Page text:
Our plans then are to try to get my eye surgery done. Finish getting the boat ship shape, ready to roll. Head south to Norfolk area and hang out ready to hit the ICW. We’re leaving earlier, rather than later. I have no problem passing certain points during named storms, except the storms themselves. We will obviously watch the weather closely over the next three months. Either way, we do NOT want to be in the Chesapeake in October for long again.
After Beaufort and Hatteras we plan to sail south doing coastal stops along the way to as far as St. Augustine. After that, with luck, the right weather and timing, we’re headed over to the Bahamas. At this point, if my surgery has been done, I think we might remain there for the season. We’ll play it by ear after that though. We shall see.
Solar power is working very well on the boat, but it is augmented by the shore power to keep batteries topped off during the day. I still am doing checks on usage and the main thing we use on the boat are wifi and fans. (And computers). We might have to cut back a lot once on the hook, and until I get a wind generator put in place. Don’t see that happening until next year though.
One of the things we don’t keep very well is our log book. I’m pretty bad at keeping exact course notes, times and such, but I usually have the chart out and plot on that, which makes for keeping me up to knowing where I am. But, I can’t go back and see and re-chart things this way.
I do write major events, ship sightings, times, speed and various other things in a rather haphazard way, but at least I keep something. Going to work on fixing that issue.
We have more things on the boat than we need at any given moment. But the moment I throw something out, I find that I needed it and it’s gone. I suspect this is a dilemma that has plagued sailors for ever and ever. What to do with the cushions we don’t use that are stored, until we decide we need to use them? LOL Who knows. But removing big, bulky items for space and lightening the ship a bit, to give us more room for food…. now that is something I can go with. I have a lot of electronic gear we kept, I want to keep and probably will still install some of it, but get rid of some as well. If I can empty two of the seat lockers, that more food storage, and I can also put other things in there that I don’t want to store more forward as well. (Heavier items for instance, like tools).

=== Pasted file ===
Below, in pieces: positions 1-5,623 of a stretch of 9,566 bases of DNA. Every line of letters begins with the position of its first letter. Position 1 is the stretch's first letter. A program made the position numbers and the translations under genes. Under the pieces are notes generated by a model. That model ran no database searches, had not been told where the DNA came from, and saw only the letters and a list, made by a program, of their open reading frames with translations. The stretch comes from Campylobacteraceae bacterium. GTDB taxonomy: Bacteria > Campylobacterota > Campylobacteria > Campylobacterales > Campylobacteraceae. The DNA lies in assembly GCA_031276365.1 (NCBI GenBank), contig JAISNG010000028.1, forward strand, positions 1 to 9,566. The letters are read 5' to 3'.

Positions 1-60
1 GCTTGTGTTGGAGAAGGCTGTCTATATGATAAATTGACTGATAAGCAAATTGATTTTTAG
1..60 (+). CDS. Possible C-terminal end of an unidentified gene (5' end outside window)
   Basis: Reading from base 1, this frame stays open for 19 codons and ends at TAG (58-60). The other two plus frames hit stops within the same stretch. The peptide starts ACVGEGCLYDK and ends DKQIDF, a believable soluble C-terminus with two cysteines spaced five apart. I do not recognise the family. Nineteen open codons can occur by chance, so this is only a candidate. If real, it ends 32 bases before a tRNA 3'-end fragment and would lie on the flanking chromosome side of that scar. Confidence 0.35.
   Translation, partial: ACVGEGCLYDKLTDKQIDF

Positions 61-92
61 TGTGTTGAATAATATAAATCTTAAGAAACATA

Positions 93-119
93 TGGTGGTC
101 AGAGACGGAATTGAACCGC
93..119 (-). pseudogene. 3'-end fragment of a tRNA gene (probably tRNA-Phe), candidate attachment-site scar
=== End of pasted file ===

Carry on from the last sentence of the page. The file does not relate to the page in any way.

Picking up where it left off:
Tools. I got rid of a LOT of my tools. But still have a couple hundred pounds of things, including my battery operated power tools. All of them have come in handy, so getting rid of them…. maybe, but not yet…. is on my mind.
That’s about it for now. A mundane log entry, I know but, we’re not sailing.
This Friday, Saturday and Sunday will be the Jamaica Party at Tim’s at Cole’s Point Marina. We’ll be there on and off.
I decided to drop a few bucks at Lowe’s yesterday on a strip of LED lighting in the hopes I could made a simple mod and run them on 12 Volts DC.
Unfortunately, that didn’t turn out to be the case.
After looking over the connectors I found that the lighting was designed around LEDs, which is nice, but the little “adapter” which I assumed (wrongly) would be a simple step down transformer, going from 120ac down to 12vdc was not. Instead it was a device (called a rectifier, a set of diodes really) that converted the voltage to 120vdc instead of dropping it down to where I could use it.